Listening Ear

Posted by | November 24, 2014 | Uncategorized | No Comments

Phone2A recent customer service experience reminded me of the importance of listening. I had a question regarding some software, and I called the company’s technical support line. The person who answered was polite and asked what the problem was. I explained it briefly, and he responded with a suggestion. However, it was clear by his response, that he did not understand my question, or the problem I was trying to describe. I attempted to clarify, using more descriptive words “in the upper right hand corner, the orange button, the dropdown menu has 3 choices…”  The customer service representative again repeated the same suggestion. I was beginning to feel like I was talking to a machine, and my message clearly was not getting through. I attempted again to express the problem. This time I started with “I’m not sure if you’re understanding my question. Let me try to describe it again.” I spoke more slowly, I used even more descriptive words, as many as I could think of. I really needed help, and this was the only venue I knew for getting my questions answered. I needed this guy to understand what I was asking. For the third time, when I finished speaking, the representative repeated similar advice. The advice was not relevant to my question. In fact, it was so irrelevant that I could only conclude that this person either didn’t hear anything I said, or they were intellectually challenged. Either way, continuing the conversation was a waste of time. By this point I was frustrated. I could feel my breath becoming shallow, my heart beating faster, and I had to bite back a rude comment. Instead, I thanked him for his time and hung up the phone.

It is maddening not to be heard or understood! I was not upset that he couldn’t answer my question. I was upset that I didn’t feel heard. No matter how hard I tried, my message was not getting through. This same dynamic is often the reason that toddlers go through the “terrible twos” stage. They have begun to form their own opinions, thoughts, and preferences, but they don’t yet have the vocabulary to communicate what is going on inside. This frustrating experience can lead to temper tantrums and melt downs. When people (young and old alike) don’t feel heard, frustration is the most frequent emotional response.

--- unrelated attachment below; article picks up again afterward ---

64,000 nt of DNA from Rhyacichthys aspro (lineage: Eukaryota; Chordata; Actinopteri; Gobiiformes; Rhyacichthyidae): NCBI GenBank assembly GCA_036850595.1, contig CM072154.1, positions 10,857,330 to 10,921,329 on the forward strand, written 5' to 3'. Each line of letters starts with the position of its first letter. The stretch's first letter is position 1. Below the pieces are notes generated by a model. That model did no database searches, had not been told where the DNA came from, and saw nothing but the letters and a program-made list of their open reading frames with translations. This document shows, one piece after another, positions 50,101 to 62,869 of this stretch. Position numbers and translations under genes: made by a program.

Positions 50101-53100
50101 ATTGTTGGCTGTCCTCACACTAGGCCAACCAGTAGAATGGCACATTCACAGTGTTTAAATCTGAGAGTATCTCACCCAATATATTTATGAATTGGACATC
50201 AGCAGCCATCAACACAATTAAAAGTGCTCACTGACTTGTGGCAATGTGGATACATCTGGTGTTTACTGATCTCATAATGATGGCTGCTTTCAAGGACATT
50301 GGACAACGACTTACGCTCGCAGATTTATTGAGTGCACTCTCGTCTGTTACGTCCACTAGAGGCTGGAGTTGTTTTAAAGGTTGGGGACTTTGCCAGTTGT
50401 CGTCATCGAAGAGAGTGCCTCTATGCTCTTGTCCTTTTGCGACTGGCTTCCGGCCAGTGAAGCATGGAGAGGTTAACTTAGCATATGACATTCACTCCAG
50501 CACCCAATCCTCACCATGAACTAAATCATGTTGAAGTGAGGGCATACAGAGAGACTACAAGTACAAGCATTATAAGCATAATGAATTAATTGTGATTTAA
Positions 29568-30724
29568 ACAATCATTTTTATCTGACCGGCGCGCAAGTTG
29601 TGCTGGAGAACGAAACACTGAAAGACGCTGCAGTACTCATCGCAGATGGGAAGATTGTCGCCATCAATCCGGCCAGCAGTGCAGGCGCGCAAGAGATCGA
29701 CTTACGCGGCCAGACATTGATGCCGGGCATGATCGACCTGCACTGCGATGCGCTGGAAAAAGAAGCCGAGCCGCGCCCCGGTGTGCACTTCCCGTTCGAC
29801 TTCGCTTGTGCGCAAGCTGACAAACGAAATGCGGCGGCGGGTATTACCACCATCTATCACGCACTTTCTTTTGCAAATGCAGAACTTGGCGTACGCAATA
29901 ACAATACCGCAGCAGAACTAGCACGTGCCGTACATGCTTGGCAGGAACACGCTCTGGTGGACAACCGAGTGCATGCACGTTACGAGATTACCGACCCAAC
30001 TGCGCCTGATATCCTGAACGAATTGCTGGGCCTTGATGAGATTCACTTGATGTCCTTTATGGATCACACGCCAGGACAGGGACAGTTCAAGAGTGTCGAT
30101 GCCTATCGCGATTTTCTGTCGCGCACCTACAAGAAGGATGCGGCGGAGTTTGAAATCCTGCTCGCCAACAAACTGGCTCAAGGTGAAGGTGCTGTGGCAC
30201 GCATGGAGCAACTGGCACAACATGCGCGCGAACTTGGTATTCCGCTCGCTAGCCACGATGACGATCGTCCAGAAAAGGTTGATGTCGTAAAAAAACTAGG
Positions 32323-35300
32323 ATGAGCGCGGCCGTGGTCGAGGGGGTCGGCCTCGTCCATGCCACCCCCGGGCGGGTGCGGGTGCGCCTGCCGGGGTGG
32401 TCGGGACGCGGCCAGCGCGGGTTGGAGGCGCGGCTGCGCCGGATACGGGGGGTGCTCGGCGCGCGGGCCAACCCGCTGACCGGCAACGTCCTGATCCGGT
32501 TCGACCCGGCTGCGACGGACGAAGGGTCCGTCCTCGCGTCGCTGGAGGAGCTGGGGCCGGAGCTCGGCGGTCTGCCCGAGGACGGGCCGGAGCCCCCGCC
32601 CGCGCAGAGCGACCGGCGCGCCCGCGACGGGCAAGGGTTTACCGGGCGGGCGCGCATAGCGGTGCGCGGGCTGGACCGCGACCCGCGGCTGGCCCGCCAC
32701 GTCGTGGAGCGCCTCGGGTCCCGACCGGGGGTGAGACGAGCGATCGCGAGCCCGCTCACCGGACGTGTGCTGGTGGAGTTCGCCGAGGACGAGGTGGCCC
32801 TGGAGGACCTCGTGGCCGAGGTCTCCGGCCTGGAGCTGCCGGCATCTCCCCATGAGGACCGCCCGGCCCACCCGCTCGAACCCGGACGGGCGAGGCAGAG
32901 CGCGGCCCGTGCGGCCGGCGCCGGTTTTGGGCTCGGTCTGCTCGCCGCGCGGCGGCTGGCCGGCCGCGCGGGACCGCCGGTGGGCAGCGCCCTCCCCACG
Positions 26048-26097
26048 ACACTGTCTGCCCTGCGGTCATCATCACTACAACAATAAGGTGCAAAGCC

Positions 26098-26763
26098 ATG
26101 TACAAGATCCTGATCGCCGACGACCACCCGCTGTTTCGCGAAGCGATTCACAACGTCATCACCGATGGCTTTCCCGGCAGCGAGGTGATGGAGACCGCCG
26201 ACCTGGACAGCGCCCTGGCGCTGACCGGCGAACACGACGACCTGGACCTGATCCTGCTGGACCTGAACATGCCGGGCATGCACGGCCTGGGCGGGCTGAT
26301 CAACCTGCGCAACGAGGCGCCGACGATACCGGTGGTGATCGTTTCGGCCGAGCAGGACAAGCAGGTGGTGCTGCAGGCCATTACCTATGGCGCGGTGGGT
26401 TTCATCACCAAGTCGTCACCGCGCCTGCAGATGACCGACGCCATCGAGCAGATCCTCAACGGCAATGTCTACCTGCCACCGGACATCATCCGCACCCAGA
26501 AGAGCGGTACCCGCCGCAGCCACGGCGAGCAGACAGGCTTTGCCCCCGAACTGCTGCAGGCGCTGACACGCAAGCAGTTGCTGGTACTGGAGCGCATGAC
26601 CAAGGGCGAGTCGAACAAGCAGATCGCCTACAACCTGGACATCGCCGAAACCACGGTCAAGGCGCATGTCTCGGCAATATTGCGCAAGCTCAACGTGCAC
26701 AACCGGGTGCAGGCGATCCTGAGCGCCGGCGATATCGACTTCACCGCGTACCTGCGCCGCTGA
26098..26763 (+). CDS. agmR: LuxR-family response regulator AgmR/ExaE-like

How could the customer service representative have done a better job? He could have repeated what I said, assuring me that he actually heard me. “So you clicked the orange button and then you saw the drop down menu.” He could have asked some clarifying questions “How long has this problem been happening? Does it happen every time, or only occasionally? Have you tried running the program on another device?” He could have made a comment that let me know my problem mattered to him “I am sorry that you are experiencing this, I will do my best to help resolve the problem.” And finally, if he didn’t know the answer, he could have said so, and then re-directed my question to another person who could help. I would have appreciated his honesty and his listening ear, whether or not he was able to answer my question.

You can show those around you that you care by simply giving them a listening E.A.R.:

Explore: Ask questions to help them tell you the whole story “How long have you been dealing with this? What solutions have you already tried? What are you thinking about all of this”

Acknowledge: Repeat what you have heard them say, and ask “is that right? Show that you see and respect the person’s experience and their feelings “It sounds like you’re feeling stressed” or “If I was in that situation, I might feel angry.” Or “That sounds really disappointing.”

Respond: Remember to ask before you answer! “Would you like to hear my thoughts?” “How can I help?” “Can I tell you what I have noticed?” “What would you think about trying _______?” “Have you thought about______”

Once we are heard and understood, our frustration level goes down, we are more receptive to what others have to say, and those we are communicating with are far more helpful because they really understand what we are saying.

Carla Munger, MA LMHC

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